Over 1,000 demonstrators are currently staging a sit-in at the arrival hall of Hong Kong International Airport (HKIA) in protest against the recent violence in the Yuen Long district of Hong Kong.
Flight attendants and airport staff have begun a planned 11-hour protest at HKIA to call on the government to account for a violent attack on residents by suspected ‘triad’ gang members, possibly linked to mainland China, last week.
The latest protest comes as a number of countries – including Singapore, Japan, South Korea, Canada and Ireland – have issued travel advisories for Hong Kong.
The aviation staff were joined by demonstrators dressed in black, the unofficial colour of the nearly two-month-long protest movement, who filled the airport’s arrival hall on Friday afternoon.
The peaceful protest, that was given a green light by police, saw protesters gathering at around 3pm Hong Kong time, sitting on the ground chanting “Free Hong Kong” as shocked travellers walked through the terminal.
Some protesters were dressed in helmets with many holding up signs calling on the government to withdraw the extradition Bill completely.
A group of students held signs in English, Japanese, and Korean calling on “international friends for help standing up to the Hong Kong government”.
The protesters also called for an investigation into the police’s apparently slow response after pro-democracy demonstrators and commuters were attacked by thugs at a Mass Transit Railway (MTR) station in Yuen Long last Sunday.
Protesters held up signs designed to look like customs notices and played audio messages resembling in-flight safety instructions.
The protesters also handed out pamphlets to arriving passengers showing a map listing areas of the city that have since turned into protest hotspots, including the Central Government Office, Tamar Park and Mongkok.
“Here are some sites that best represent Hong Kong, where you can experience the determination of the anti-extradition Bill movement,” one such pamphlet reportedly read.
Extra staff, including security personnel have been deployed by the Airport Authority Hong Kong (AAHK) protesters rallied over the polarising extradition Bill on Friday afternoon.
“In view of the public assembly held at Hong Kong International Airport (HKIA) today, the Airport Authority (AA) Hong Kong and Airport Security have deployed extra manpower,” a spokesperson for the authority says.
“Measures have also been implemented at the terminal to facilitate passengers and ensure smooth airport operations.”
The demonstration condemning the government and police, who have been accused of colluding with organised crime groups otherwise known as ‘triads’, to suppress protests, was also aimed at urging international visitors to pay attention to events in Hong Kong.
“The AA has activated the Airport Emergency Centre and has been working closely with its business partners to ensure normal airport operations,” the authority spokesperson adds.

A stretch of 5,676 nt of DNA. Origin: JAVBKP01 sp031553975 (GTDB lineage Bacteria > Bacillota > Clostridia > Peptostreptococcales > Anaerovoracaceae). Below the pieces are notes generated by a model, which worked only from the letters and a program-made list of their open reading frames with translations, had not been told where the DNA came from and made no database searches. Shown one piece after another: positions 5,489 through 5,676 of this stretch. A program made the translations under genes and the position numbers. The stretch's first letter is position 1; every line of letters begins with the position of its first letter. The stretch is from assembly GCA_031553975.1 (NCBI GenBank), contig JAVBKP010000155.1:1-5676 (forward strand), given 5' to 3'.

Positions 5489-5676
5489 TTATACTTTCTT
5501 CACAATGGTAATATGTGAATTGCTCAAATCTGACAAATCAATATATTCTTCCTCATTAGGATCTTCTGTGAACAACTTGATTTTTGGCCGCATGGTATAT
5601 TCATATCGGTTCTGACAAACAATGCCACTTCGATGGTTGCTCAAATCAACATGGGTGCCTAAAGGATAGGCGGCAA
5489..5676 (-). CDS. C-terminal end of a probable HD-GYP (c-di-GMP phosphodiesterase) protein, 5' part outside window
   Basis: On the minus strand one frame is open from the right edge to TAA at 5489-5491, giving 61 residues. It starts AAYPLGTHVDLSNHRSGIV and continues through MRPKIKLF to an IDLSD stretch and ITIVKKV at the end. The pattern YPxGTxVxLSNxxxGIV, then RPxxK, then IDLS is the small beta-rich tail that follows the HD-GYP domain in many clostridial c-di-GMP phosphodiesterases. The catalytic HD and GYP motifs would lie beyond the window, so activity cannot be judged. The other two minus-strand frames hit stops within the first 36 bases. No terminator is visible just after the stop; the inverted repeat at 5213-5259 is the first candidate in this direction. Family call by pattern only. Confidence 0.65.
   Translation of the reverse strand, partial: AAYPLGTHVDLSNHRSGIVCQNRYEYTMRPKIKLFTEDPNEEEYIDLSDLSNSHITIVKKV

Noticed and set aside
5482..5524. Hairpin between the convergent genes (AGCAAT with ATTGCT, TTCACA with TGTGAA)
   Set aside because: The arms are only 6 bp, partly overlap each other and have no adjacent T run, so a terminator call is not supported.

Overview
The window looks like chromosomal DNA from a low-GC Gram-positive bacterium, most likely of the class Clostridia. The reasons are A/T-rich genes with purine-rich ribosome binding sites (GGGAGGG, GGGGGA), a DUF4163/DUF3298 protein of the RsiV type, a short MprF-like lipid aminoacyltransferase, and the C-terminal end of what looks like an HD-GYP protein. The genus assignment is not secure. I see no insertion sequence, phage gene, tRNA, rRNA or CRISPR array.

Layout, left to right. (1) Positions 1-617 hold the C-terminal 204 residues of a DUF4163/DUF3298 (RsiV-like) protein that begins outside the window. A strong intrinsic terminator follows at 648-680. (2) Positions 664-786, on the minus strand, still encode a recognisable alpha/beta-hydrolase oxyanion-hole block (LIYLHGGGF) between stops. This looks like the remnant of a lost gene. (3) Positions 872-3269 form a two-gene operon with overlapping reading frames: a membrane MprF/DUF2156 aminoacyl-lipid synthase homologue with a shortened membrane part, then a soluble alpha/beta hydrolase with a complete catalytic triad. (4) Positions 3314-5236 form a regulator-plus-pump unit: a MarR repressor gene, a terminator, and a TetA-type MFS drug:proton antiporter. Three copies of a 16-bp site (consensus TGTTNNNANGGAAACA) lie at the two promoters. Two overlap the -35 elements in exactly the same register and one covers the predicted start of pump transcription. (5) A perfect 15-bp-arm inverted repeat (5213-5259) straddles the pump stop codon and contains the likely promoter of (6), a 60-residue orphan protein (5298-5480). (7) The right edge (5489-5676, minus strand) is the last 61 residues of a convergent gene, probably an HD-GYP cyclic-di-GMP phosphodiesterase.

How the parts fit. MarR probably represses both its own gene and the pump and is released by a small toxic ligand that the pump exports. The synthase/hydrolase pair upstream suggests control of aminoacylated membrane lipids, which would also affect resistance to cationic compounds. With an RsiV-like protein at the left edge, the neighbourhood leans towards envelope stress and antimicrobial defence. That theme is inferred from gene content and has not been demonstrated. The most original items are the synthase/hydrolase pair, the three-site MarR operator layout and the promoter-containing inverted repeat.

“The world has been watching us in the past few weeks,” says Jeremy Tam, a former pilot and lawmaker who helped organise the protest with other aviation sector employees, according to a Channel News Asia report.
“We simply believe that the airport is the most direct way for all tourists to explain what is happening in Hong Kong.”
A petition has been circulating in Hong Kong with members of the public, tourists and pilots, flight attendants and other aviation workers signing in a bid to urge the Hong Kong government to prosecute the attackers in Yuen Long.
The Flight Attendants’ Union for Hong Kong’s main carrier Cathay Pacific had asked its members to “stand up for our human rights and be connected with the rest of the Hong Kongers” on its Facebook page.
On Friday, Reuters reported that it had obtained a recording from an official from China’s representative office calling on residents in Yuen Long to drive away protesters. “We won’t allow them to come to Yuen Long to cause trouble,” Li Jiyi, the director of the central government liaison’s local district office said at a banquet for villagers in the New Territories, according to Reuters.
Beijing has described the protests in Hong Kong as “intolerable” and has denied any involvement in the Yuen Log attacks.
Millions of Hong Kongers have taken to the streets in the last two months to protest against the controversial extradition Bill, which would have allowed extraditions to mainland China. But the protests are seen as a deeper discontent over what they see as Beijing’s erosion of Hong Kong freedoms that were guaranteed (until 2047), when Britain handed back the former colony to China
The city’s chief executive Carrie Lam has said the Bill was dead, but it has yet to be withdrawn. The protests have since evolved into a call for wider democratic reforms and the removal of Lam from her position.